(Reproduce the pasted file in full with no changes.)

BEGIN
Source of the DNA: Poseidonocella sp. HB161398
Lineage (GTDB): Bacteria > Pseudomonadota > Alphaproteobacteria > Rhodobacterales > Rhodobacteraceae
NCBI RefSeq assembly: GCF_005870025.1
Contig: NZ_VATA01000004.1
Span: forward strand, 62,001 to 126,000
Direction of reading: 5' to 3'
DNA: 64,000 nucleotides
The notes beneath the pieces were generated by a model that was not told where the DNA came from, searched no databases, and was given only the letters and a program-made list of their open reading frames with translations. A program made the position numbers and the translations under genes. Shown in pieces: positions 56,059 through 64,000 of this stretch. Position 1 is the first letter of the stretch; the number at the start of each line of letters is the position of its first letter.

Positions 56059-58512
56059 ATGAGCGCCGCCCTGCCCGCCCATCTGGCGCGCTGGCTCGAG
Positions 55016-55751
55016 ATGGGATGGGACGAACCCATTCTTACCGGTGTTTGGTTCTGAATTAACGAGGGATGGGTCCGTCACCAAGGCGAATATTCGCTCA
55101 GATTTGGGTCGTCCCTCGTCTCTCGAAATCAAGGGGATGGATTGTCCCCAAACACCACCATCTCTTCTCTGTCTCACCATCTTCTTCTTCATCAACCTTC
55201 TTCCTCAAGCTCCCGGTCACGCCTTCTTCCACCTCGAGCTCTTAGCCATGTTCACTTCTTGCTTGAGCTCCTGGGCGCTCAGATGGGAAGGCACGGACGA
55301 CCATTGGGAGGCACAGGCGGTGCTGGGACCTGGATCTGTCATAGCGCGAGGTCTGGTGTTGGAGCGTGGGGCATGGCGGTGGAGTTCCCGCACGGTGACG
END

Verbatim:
Source of the DNA: Poseidonocella sp. HB161398
Lineage (GTDB): Bacteria > Pseudomonadota > Alphaproteobacteria > Rhodobacterales > Rhodobacteraceae
NCBI RefSeq assembly: GCF_005870025.1
Contig: NZ_VATA01000004.1
Span: forward strand, 62,001 to 126,000
Direction of reading: 5' to 3'
DNA: 64,000 nucleotides
The notes beneath the pieces were generated by a model that was not told where the DNA came from, searched no databases, and was given only the letters and a program-made list of their open reading frames with translations. A program made the position numbers and the translations under genes. Shown in pieces: positions 56,059 through 64,000 of this stretch. Position 1 is the first letter of the stretch; the number at the start of each line of letters is the position of its first letter.

Positions 56059-58512
56059 ATGAGCGCCGCCCTGCCCGCCCATCTGGCGCGCTGGCTCGAG
Positions 55016-55751
55016 ATGGGATGGGACGAACCCATTCTTACCGGTGTTTGGTTCTGAATTAACGAGGGATGGGTCCGTCACCAAGGCGAATATTCGCTCA
55101 GATTTGGGTCGTCCCTCGTCTCTCGAAATCAAGGGGATGGATTGTCCCCAAACACCACCATCTCTTCTCTGTCTCACCATCTTCTTCTTCATCAACCTTC
55201 TTCCTCAAGCTCCCGGTCACGCCTTCTTCCACCTCGAGCTCTTAGCCATGTTCACTTCTTGCTTGAGCTCCTGGGCGCTCAGATGGGAAGGCACGGACGA
55301 CCATTGGGAGGCACAGGCGGTGCTGGGACCTGGATCTGTCATAGCGCGAGGTCTGGTGTTGGAGCGTGGGGCATGGCGGTGGAGTTCCCGCACGGTGACG